Abusers, Hucksters and the Protection of Wronged Parties

The one who states his case first seems right, until the other comes and examines him.
Proverbs 18:17 (ESV)

Not only that, but we rejoice in our sufferings, knowing that suffering produces endurance, and endurance produces character, and character produces hope, and hope does not put us to shame, because God’s love has been poured into our hearts through the Holy Spirit who has been given to us.
Romans 5:3-5 (ESV)

Lot and His Daughters by Artemisia Gentileschi

Lot and His Daughters (1635-1638) by Artemisia Gentileschi, first female painter to become an accepted member of the Accademia di Arte del Disegno in Florence.

Unless you have been living under a rock, you are already well aware of the impressive number of sexual predators who have been exposed recently as a result of the #MeToo movement; plenty of long-overdue reckonings are now being played out in the public eye. Of itself, this is nothing new. What is new is that our culture seems to have awoken to its need to “stop doing business as usual;” careers are being thoroughly destroyed, corporations are stepping away from otherwise-lucrative deals and the predators themselves are experiencing “consequences with teeth,” many of them for the first time.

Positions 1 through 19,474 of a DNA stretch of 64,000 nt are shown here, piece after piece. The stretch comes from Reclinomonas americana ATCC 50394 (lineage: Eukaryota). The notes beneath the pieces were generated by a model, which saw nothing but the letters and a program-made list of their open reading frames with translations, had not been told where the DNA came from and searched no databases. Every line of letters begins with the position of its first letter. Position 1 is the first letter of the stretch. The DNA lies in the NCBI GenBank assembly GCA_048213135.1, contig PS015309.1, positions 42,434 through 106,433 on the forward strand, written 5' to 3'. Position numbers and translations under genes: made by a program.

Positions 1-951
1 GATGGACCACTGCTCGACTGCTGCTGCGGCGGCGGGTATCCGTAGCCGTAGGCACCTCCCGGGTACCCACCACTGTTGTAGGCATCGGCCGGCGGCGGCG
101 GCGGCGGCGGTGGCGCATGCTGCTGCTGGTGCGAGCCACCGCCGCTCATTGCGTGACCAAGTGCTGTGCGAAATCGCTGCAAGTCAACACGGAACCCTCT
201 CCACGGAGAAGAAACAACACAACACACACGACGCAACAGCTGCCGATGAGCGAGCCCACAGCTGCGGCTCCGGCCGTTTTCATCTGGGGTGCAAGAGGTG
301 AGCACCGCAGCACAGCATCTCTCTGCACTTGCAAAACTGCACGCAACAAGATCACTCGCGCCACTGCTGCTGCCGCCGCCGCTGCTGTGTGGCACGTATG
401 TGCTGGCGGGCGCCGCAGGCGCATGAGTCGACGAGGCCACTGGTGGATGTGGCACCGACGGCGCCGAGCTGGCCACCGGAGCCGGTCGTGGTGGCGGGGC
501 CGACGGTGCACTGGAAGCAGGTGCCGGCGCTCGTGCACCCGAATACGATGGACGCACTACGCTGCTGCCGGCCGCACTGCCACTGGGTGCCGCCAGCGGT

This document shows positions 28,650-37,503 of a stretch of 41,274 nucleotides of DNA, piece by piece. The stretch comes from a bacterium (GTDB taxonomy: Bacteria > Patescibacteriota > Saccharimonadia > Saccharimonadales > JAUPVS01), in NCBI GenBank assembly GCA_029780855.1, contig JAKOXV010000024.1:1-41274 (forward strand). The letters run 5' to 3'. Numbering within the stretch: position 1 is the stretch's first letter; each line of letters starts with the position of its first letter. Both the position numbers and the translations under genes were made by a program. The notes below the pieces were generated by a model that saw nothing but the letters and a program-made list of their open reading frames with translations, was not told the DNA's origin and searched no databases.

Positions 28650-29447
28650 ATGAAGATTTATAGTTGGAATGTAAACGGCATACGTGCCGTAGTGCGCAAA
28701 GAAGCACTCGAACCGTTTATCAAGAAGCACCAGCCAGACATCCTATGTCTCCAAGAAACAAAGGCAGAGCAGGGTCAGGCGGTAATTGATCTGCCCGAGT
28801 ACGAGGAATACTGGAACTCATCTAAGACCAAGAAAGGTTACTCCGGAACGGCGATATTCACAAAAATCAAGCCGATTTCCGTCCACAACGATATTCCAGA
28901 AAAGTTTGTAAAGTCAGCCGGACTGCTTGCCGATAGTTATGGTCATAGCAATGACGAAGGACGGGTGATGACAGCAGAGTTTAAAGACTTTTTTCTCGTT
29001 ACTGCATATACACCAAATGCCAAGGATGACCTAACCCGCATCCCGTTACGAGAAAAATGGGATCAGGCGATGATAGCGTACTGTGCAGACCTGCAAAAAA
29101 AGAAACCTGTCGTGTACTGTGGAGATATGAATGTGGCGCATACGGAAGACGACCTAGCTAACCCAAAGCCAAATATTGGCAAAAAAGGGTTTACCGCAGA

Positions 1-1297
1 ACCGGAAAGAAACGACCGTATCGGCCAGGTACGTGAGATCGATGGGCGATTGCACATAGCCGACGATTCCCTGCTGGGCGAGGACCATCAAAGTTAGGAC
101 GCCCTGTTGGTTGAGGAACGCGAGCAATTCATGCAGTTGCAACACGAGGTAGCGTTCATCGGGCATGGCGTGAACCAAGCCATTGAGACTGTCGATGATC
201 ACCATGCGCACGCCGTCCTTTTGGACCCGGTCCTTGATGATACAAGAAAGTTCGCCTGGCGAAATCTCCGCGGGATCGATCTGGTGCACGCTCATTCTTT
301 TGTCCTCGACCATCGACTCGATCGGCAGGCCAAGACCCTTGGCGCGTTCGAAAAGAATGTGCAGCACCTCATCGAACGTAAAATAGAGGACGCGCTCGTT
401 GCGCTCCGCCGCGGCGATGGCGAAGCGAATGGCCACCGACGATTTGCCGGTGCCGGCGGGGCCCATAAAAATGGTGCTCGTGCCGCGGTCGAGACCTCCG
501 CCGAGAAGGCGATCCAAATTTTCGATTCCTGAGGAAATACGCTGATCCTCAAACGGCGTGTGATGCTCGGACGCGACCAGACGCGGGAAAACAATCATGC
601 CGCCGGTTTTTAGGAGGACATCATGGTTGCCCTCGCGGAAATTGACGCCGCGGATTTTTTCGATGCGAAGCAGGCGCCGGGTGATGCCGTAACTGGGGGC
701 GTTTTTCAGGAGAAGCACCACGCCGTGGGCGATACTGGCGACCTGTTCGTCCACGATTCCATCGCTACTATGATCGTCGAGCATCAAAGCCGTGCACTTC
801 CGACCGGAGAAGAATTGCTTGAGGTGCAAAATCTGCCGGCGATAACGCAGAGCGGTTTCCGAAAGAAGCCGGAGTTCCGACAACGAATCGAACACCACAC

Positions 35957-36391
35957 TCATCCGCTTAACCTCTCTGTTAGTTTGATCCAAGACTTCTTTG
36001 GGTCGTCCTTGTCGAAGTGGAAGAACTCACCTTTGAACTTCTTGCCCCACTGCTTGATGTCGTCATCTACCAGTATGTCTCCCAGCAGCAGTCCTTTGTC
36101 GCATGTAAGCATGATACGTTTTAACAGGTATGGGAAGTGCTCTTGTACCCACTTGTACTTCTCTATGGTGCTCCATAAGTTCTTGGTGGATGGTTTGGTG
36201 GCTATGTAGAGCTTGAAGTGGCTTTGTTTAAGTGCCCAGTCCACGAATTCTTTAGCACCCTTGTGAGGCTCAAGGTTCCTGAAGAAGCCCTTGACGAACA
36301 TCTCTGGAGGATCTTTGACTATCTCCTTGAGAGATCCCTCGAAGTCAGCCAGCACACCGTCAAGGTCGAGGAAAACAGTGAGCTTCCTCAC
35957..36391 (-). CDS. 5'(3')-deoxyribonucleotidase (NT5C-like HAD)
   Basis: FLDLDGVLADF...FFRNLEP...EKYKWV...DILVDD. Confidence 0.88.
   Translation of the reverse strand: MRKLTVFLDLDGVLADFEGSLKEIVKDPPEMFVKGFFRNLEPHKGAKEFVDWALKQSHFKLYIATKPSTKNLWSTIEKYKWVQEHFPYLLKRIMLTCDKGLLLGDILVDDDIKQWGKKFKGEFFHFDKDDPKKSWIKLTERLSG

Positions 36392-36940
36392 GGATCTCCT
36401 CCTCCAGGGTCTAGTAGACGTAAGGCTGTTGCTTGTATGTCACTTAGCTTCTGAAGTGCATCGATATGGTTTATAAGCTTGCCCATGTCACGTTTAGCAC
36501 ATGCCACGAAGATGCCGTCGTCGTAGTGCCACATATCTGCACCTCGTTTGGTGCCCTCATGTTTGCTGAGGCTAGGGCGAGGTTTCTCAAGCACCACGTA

All well and good, I say…so long as clearly-deserving targets are being snared and taken down. Nothing could destroy this new interest in public accountability more than a few highly-publicized examples of entrapment. As a means of preserving our newfound accountability, perhaps the #MeToo movement might do well to more publicly engage at least some of its energy in the renunciation of anyone seeking to profit by bringing false charges…and undermine credibility.

Ravi Zacharias is 71 years old. He has been faithfully – and by all accounts happily – married for over 45 years to Margaret “Margie” (nee Reynolds). The author of dozens of books, Zacharias was once referred to by the late evangelical leader Chuck Colson as “the great apologist of our time.” Uniformly known around the world as one of the kindest, most compassionate men one is ever likely to meet in this lifetime, he routinely receives invitations to speak about his Christian faith in venues no one else would dare address. In short, the enduring witness of his lifetime of service and ministry is unimpeachable. Or at least it was.

As Zacharias himself explains – with a link prominently displayed on the home page of the RZIM.org website – he became the victim of what looks like a get-rich-quick scheme devised by a Canadian couple intent on defrauding his worldwide ministry of millions of dollars. The error in judgment on his part, though slight, became an unwitting avenue by which another person sought to do the greatest possible damage to his reputation. Simply by living out his Christian convictions, the blackmail attempt largely failed, but Zacharias, always the gentleman, comes nowhere near gloating; he instead chose to move immediately toward humility: